Appleton donated the flag with the wish that it would always be on view to the public. Museums constantly balance the desire to display an object with the need to protect it from the damage created by light, dust, and other environmental factors. The Smithsonian has had to balance its effort to fulfill his wishes with the need to care for the fragile and damaged object.
The American flag did not play a major role in the War of Independence. Most of the myths about the flag’s importance during the Revolution—including the famous tale of Betsy Ross sewing the first flag for General Washington—emerged much later, after the Star-Spangled Banner had become the nation’s most significant and cherished icon. At the time the American flag was created, it did not attract much attention from the general public; its primary function was to identify ships and forts. Ordinary Americans in the Revolutionary era turned to a variety of other symbols—the eagle, Lady liberty, George Washington— to express their patriotism and define their national identity.
This would start to change during the War of 1812. Often referred to as the “Second War of Independence,” the conflict inspired a fresh wave of patriotism in a generation too young to remember the Revolution. When Key declared that “our flag was still there,” he fused the physical symbol of the nation with universal feelings of patriotism, courage, and resilience. By giving the flag a starring role in one of the most celebrated victories of the war, Francis Scott Key’s song established a new prominence for the flag as an expression of national identity, unity, and pride. And by giving it a name—that Star-Spangled Banner—Key transformed the official emblem into something familiar and evocative, a symbol that Americans could connect with and claim as their own. The flag was no longer just an emblem of the nation; it became a representation of the country’s values and the ideals for which it stands.
In the years since 1814, in times of celebration and crisis, pride and protest, people have raised the flag to express their ideas about what it means to be American.
Continental soldiers carried regimental banners that evoked ideals of freedom, valor, and home.
This squadron flag from 1776, features a canton of thirteen “liberty stripes” and the Latin motto:
“Her country calls and her sons respond in tones of thunder.”
The attack on Fort Sumter, South Carolina in April 1861 launched the nation into civil war and brought about lasting changes in how Americans viewed and used the Star-Spangled Banner. Through Key’s song, an earlier generation had come to appreciate the flag’s value as an inspiring and unifying national symbol. The Civil War not only revived that patriotic attachment to the flag, but expanded and intensified it, fostering a spirit of reverence and devotion that would endure for generations to come. Entwined with a war to redefine the United States and what it should stand for, the flag became the primary icon of national identity and ideals, infused with meanings and memories from all sides of the conflict.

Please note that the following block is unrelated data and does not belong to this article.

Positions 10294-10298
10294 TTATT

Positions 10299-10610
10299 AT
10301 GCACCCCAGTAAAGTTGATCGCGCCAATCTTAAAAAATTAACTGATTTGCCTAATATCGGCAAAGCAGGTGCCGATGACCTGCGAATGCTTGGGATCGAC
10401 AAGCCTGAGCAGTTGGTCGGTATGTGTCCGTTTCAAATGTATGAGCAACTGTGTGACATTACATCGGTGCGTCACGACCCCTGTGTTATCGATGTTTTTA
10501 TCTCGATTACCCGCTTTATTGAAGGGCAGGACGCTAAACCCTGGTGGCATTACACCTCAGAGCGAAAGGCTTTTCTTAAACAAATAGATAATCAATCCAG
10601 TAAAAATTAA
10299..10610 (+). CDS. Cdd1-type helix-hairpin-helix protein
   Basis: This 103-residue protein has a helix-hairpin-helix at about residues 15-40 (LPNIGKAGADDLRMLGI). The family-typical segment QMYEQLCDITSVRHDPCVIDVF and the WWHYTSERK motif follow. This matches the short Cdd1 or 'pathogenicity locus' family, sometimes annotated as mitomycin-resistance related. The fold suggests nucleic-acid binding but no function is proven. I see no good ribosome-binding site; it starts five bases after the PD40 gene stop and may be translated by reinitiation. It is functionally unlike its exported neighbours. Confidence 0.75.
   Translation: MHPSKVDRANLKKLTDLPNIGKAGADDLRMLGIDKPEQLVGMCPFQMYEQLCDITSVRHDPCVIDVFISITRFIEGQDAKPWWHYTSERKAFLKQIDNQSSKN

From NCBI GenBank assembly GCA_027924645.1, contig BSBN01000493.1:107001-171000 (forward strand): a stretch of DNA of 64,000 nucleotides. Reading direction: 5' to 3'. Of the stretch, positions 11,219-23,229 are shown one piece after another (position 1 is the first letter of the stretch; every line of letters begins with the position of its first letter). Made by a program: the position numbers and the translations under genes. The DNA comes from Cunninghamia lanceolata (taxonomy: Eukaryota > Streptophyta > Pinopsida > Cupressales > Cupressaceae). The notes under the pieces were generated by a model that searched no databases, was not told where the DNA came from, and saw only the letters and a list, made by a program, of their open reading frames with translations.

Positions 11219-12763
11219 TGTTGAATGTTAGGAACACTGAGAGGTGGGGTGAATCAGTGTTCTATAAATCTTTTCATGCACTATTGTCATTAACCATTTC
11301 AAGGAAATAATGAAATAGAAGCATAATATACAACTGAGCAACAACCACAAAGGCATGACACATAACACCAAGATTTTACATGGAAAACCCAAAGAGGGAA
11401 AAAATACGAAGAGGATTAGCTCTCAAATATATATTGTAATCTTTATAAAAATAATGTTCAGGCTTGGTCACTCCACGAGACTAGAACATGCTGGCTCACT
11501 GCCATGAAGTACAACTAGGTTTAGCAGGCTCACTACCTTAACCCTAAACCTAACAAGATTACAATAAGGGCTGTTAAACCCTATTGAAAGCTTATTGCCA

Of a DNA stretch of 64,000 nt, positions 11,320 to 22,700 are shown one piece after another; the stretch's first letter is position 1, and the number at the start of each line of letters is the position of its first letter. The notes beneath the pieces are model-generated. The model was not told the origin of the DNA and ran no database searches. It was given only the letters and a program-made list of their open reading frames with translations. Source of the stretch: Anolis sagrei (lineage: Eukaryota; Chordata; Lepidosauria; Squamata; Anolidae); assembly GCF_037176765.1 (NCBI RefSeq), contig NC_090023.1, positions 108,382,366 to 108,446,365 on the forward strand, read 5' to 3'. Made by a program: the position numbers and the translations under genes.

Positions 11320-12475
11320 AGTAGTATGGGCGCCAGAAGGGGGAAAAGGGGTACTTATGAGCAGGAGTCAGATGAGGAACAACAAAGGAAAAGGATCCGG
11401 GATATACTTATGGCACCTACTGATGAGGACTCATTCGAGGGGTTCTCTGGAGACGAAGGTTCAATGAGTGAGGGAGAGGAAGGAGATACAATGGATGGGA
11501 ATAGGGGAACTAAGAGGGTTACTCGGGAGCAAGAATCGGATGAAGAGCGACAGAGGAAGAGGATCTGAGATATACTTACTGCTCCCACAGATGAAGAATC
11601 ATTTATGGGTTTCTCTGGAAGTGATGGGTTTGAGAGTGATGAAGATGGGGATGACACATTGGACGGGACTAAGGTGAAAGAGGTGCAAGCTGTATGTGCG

For Northerners who were called on to defend the Union created by the founding fathers, the flag became the sacred emblem of that cause, consecrated in battle by the blood of Union soldiers. With the abolition of slavery and the opening of the Union ranks to black soldiers, many African Americans saw the flag in a new light, as a symbol of freedom and the promise of citizenship. For members of the Southern Confederacy, meanwhile, the “old flag” they had once loved had come to stand for a federal government that did not respect their rights and threatened their way of life.
The artifacts and images on this page reflect how the Civil War transformed the American flag into a sacred symbol worth defending and dying for—on the battlefield and beyond. The ultimate defeat of the Confederacy ensured that the Union, and its flag, would survive. Yet in the struggle to transform the American flag into a symbol of freedom and equality for all, the Civil War was only the first of many battles yet to come.
To contemporary Americans, the Armistead family’s treatment of the Star-Spangled Banner—marking up the stars and stripes with signatures, cutting off pieces to give away as souvenirs—might seem strange or inappropriate, even though it was customary at the time. Today an extensive set of rules, known as the U.S. Flag Code, defines the proper way to treat the American flag. But in fact, these rules and customs surrounding the flag date back only to the late 19th century.
Led by Civil War veterans who wanted to uphold the sacred character of the national emblem they had fought to defend, the first efforts to restrict uses of the flag were targeted at commercial and political advertisements. While the federal government did not pass any flag desecration legislation until the 1960s, by the early 1900s most states had adopted such laws, and in 1907 the U.S. Supreme Court upheld a Nebraska statute in a case against a manufacturer of “Stars and Stripes” beer.